Our Bureau

Kolkata, Aug. 19

NATIONAL Securities Depository Ltd (NSDL) has scaled up its efforts to emerge as the record-keeping agency for the newly formed pensions authority.

The NSDL move may be seen in the backdrop of some of the latest developments on the pensions front. Mr C.B. Bhave, CMD, said these developments were leading to more clarity insofar regulations are concerned.

"Over the past few years, we have gained considerable experience with regard to a number of new areas. These include the new Tax Information Network and warehouse receipts," he said, adding that the depository now expects to be chosen as the central record-keeping organisation for pensions as well.

The regulatory body will of course be the final arbiter on this issue, it is pointed out. Moreover, no selection criterion has been announced so far. Nor has NSDL (or any other organisation) responded to a specific `expression of interest'.

The depository is now looking at an increase in dematerialised debt, especially with respect to retail investors who hold debt instruments such as tax-saving bonds and longer-duration paper. The Government has already initiated a move (spearheaded by a committee under Dr R.H. Patil, former NSE chief) to take up the case.

Mr Bhave, incidentally, has ruled out further rationalisation of fees by the depository - especially after NSDL's recent decision to cut settlement fee charged to depository participants and corporate action fee charged to issuers. The new rates will be effective from October 1.

"We have tried to reduce charges in line with increase in our volumes. This has been done keeping in mind the interests of the users of the depository mechanism," he told newspersons.

Meanwhile, NSDL's latest activity relates to the nation-wide tax network (or TIN, as it is now called popularly), created on behalf of the I-T department. This, it is hoped, will do away with the process of manual issue of TDS certificates. The target is "one hundred per cent accuracy" in line with the Government's wishes.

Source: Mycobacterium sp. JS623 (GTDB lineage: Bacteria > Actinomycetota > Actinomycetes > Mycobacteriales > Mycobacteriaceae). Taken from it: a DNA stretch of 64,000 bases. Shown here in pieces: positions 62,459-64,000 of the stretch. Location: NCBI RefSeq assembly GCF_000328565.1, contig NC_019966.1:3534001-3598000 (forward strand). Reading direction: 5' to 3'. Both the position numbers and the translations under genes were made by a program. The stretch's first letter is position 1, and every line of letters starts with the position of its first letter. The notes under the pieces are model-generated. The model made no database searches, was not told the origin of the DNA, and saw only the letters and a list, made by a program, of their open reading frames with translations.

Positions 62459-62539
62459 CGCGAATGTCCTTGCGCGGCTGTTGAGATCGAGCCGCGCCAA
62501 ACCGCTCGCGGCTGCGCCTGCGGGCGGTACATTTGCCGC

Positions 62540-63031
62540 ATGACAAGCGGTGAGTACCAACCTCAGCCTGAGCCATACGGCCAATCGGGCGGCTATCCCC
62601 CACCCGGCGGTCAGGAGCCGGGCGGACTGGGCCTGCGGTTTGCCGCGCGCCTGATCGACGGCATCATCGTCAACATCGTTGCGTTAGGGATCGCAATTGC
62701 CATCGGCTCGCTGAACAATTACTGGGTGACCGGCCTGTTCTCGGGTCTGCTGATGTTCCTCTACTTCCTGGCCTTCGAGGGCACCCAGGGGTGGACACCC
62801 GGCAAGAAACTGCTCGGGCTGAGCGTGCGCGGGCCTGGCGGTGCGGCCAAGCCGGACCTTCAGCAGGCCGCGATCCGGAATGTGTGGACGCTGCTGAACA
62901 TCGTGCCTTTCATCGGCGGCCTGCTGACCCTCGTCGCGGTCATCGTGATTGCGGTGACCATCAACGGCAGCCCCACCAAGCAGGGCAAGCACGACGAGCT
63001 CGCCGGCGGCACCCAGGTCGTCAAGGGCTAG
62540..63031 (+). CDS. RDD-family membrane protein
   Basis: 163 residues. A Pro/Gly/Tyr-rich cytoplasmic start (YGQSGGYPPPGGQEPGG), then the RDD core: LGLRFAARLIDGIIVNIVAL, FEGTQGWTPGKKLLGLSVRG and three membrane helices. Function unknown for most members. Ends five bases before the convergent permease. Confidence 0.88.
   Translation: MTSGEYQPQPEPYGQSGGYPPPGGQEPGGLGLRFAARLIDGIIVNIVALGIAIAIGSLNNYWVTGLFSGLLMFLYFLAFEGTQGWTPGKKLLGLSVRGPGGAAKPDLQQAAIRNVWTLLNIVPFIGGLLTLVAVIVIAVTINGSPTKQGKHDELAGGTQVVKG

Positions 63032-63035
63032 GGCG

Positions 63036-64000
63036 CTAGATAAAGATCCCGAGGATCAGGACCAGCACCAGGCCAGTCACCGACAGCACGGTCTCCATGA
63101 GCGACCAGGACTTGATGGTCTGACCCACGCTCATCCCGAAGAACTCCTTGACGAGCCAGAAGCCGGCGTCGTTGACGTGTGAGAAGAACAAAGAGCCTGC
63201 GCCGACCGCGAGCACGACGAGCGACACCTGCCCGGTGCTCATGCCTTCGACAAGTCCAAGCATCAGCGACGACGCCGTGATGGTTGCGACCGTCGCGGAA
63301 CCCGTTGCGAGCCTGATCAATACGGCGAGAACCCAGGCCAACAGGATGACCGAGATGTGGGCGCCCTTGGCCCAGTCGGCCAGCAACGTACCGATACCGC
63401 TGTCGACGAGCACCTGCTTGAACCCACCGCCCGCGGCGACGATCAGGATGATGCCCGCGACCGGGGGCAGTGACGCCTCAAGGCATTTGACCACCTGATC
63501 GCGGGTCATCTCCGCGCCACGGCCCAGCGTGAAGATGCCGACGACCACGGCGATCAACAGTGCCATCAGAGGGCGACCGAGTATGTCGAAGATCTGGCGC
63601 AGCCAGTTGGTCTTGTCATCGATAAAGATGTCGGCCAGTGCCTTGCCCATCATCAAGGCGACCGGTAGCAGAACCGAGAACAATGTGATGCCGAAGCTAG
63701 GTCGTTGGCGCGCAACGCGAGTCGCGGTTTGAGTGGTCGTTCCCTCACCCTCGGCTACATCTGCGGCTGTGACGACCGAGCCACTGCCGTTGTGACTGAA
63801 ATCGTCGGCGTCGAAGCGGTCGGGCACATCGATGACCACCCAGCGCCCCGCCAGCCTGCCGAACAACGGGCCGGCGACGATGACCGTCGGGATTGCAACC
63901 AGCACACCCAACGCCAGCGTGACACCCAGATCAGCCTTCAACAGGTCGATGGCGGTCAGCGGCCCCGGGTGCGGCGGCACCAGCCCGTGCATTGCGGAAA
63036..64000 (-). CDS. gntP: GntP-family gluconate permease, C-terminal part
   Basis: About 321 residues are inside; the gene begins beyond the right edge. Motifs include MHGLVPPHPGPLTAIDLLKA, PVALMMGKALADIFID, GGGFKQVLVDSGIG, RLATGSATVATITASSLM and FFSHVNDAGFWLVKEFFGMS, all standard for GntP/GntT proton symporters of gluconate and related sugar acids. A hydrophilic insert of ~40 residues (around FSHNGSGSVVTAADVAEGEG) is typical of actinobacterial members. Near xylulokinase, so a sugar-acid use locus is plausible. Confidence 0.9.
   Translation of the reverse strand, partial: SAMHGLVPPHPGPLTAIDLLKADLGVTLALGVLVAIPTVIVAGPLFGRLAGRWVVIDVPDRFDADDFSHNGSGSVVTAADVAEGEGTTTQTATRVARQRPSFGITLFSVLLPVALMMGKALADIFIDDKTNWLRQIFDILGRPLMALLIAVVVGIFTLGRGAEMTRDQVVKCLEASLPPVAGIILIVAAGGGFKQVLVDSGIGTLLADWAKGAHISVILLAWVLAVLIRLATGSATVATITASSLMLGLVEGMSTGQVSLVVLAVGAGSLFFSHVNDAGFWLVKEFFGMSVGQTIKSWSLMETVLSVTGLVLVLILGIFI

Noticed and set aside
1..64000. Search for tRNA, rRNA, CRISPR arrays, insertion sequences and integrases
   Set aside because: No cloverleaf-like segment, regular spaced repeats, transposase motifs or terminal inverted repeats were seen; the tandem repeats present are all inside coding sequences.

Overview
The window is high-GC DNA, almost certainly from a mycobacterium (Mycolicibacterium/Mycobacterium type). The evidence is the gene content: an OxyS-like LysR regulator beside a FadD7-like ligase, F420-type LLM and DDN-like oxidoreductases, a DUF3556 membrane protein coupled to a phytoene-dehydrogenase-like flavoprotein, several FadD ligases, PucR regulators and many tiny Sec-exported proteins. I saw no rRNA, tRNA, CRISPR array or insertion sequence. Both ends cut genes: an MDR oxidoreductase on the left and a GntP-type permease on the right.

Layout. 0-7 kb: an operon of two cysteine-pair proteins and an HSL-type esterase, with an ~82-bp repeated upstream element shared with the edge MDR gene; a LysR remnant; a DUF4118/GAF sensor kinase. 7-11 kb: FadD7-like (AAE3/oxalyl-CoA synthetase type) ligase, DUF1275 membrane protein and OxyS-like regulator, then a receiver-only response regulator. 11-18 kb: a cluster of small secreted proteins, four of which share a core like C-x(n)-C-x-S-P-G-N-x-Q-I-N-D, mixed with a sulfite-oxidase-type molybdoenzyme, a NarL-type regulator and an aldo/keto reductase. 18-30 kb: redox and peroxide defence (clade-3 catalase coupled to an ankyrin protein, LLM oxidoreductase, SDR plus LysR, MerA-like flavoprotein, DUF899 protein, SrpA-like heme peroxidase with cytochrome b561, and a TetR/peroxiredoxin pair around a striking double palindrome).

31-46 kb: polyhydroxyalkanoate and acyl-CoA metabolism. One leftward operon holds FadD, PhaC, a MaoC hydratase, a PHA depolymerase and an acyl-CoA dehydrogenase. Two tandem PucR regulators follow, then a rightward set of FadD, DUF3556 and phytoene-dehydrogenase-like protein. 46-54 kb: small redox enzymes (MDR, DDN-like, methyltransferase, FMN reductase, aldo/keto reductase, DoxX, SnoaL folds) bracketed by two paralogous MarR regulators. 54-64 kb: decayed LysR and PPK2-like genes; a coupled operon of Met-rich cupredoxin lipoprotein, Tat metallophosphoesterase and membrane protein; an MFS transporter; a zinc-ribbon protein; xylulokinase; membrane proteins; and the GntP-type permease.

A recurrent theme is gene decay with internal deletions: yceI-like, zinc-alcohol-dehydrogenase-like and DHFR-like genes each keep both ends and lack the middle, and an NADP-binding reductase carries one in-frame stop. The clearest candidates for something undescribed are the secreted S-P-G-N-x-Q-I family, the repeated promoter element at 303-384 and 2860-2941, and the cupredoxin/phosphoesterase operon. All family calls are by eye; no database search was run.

Demat requests pile on

NSDL has lately seen a virtual explosion in its business, thanks largely to a marked increase in the participation of retail investors. This is best reflected in the number of demat accounts registered with it 66 lakh now, against the 38 lakh recorded about three years ago.

"No, it is not the institutional players who are responsible for this. Retail investors, and not even HNIs, are here in a big way," Mr Bhave said, adding that the depository has started recording a huge number of demat requests.

Roughly speaking, four lakh demat requests (or about 16,000 per day) are pouring in per month a trend that has been witnessed for some time. In the last one year or so, 1.7 million new accounts have been opened, while the aggregate value of securities dematerialised with NSDL stands at over Rs 16.8 lakh crore.

(This article was published in the Business Line print edition dated August 20, 2005)
XThese are links to The Hindu Business Line suggested by Outbrain, which may or may not be relevant to the other content on this page. You can read Outbrain's privacy and cookie policy here.